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Accepted paper:

Throwing pills at the problem: an ethnographic study of mental health interventions and the self-reliance agenda in a refugee settlement in northern Uganda


Costanza Torre (London School of Economics and Political Science)

Paper short abstract:

This paper is an ethnographic study of mental health interventions in a refugee settlement in Uganda,and of their relationship to the country's self-reliance policy.It shows that in this context mental health interventions are used to psychiatrize and disengage with issues of poverty and inequality.

Paper long abstract:

This paper offers an ethnographic study of mental health interventions in a refugee settlement in Uganda, and of their relationship to the country's much praised refugee policy. Uganda currently hosts more than a million South Sudanese refugees fleeing a brutal and ongoing conflict. Under Uganda's self-reliance policy, often enthusiastically depicted as an internationally relevant "humanitarian success story", refugees are encouraged to become economically independent actors. The reality of life in displacement in Uganda is, however, much bleaker, and people often struggle to overcome structural and socio-economic obstacles that make effective self-reliance at best hard to achieve. Given both the brutality of the conflict in South Sudan and the deep insecurity of the current displacement in Uganda, the mental health and psychosocial needs of the refugee population have several times been described as dire and largely unmet. Drawing on 12 months of in-depth ethnographic fieldwork in the refugee settlement of Palabek, northern Uganda, this paper argues that mental health interventions are anything but neutral actors in the Ugandan refugee response, directly supporting the "self-reliance agenda" by establishing an explicit connection between mental health and economic self-sufficiency. Consequently, people who struggle to navigate an uncertain economic landscape and to rebuild their lives in a displacement setting where assistance is constantly reduced are often diagnosed with Major Depression and prescribed psychotropic medication.In the context of Palabek refugee settlement, mental health interventions become therefore a powerful tool for the humanitarian apparatus to psychiatrize, and ultimately effectively disengage with, issues of poverty and inequality.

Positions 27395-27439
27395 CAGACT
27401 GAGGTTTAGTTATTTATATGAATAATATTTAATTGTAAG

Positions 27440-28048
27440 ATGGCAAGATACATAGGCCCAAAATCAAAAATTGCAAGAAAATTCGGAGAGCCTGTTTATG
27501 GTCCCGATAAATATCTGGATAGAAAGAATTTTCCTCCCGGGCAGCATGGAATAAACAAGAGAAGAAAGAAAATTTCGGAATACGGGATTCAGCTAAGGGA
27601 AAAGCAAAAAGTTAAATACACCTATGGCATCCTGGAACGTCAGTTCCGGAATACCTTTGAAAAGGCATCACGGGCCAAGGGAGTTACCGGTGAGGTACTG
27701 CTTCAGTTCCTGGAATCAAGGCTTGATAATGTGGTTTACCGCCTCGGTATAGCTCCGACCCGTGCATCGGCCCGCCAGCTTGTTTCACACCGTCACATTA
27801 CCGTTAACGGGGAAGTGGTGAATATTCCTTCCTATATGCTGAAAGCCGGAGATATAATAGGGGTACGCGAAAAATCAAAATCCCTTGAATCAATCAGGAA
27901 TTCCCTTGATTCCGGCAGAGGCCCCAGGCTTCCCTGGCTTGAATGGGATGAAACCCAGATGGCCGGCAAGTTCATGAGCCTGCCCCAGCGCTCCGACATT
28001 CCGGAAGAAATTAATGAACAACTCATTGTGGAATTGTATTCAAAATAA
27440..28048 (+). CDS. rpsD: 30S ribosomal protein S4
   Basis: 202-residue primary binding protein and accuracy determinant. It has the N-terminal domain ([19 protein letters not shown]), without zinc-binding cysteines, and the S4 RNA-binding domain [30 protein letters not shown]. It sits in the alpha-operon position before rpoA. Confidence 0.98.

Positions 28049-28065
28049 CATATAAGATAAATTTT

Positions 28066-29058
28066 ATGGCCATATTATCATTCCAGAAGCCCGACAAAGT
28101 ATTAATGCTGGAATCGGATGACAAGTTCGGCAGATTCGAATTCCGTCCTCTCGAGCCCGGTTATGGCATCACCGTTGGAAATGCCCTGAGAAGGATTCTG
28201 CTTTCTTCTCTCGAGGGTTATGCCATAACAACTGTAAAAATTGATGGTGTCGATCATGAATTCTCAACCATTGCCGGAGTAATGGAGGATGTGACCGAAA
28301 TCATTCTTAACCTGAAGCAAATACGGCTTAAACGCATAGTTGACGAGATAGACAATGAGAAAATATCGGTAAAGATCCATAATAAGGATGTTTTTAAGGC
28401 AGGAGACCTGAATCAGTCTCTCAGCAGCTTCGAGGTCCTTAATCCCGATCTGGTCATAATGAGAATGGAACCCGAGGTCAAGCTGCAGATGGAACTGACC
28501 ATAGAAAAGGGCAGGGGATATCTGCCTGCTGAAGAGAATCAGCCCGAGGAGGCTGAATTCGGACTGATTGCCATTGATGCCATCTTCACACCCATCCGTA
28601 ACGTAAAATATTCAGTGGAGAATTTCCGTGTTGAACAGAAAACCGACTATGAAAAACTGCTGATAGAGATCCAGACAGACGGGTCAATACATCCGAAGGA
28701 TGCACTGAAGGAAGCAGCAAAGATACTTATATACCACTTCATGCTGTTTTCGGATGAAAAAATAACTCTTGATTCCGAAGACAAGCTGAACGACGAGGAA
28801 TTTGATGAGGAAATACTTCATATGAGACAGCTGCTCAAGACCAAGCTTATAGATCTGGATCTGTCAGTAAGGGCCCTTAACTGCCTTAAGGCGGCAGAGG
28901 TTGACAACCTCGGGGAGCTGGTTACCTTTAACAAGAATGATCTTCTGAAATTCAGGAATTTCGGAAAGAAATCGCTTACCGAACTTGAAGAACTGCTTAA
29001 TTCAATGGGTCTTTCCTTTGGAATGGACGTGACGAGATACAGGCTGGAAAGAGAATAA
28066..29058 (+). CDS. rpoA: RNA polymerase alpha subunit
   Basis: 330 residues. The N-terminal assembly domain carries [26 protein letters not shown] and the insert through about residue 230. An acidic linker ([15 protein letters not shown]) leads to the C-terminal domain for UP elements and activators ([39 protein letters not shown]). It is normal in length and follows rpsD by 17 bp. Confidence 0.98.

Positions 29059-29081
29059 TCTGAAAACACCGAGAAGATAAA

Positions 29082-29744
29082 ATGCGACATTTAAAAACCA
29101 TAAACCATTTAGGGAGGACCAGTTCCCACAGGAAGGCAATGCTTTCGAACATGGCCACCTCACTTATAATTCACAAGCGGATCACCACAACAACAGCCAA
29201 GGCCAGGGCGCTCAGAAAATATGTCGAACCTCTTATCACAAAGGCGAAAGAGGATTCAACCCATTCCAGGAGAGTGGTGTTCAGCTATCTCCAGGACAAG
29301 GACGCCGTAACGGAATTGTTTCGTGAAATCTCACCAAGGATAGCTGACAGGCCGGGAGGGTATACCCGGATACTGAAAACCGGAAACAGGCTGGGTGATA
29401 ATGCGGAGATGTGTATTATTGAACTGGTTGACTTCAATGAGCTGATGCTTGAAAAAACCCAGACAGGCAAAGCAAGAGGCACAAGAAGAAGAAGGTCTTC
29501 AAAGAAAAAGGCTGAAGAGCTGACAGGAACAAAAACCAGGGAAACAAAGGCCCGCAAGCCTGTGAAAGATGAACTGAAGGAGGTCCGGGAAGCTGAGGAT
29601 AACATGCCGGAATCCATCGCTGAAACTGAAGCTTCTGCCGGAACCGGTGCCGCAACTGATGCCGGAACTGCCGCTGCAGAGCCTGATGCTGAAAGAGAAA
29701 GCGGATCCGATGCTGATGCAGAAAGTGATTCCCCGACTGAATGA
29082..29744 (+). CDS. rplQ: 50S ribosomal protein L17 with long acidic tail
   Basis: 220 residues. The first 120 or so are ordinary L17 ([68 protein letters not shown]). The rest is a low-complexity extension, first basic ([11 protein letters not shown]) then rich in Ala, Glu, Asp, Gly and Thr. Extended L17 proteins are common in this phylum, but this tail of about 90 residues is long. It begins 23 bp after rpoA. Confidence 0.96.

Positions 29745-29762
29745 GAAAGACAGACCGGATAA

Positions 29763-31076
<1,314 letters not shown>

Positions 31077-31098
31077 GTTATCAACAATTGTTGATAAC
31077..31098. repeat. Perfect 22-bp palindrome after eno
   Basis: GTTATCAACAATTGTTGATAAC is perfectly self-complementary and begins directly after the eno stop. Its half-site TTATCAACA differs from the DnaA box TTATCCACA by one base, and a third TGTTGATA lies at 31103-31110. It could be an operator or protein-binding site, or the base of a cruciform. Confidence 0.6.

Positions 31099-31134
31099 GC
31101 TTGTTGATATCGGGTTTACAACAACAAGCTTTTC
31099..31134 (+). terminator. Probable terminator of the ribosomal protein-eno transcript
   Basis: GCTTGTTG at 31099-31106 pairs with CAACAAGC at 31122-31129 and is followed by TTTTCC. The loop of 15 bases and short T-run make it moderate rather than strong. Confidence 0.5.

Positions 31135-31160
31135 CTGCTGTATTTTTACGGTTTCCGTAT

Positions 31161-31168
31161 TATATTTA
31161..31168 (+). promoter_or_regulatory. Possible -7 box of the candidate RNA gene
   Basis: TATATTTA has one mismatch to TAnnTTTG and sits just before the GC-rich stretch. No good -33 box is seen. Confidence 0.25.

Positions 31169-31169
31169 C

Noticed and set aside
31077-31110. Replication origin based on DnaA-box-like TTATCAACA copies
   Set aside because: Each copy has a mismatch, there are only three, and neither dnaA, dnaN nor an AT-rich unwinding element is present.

panel AA08
Trajectories of refuge: protracted displacement and humanitarian responses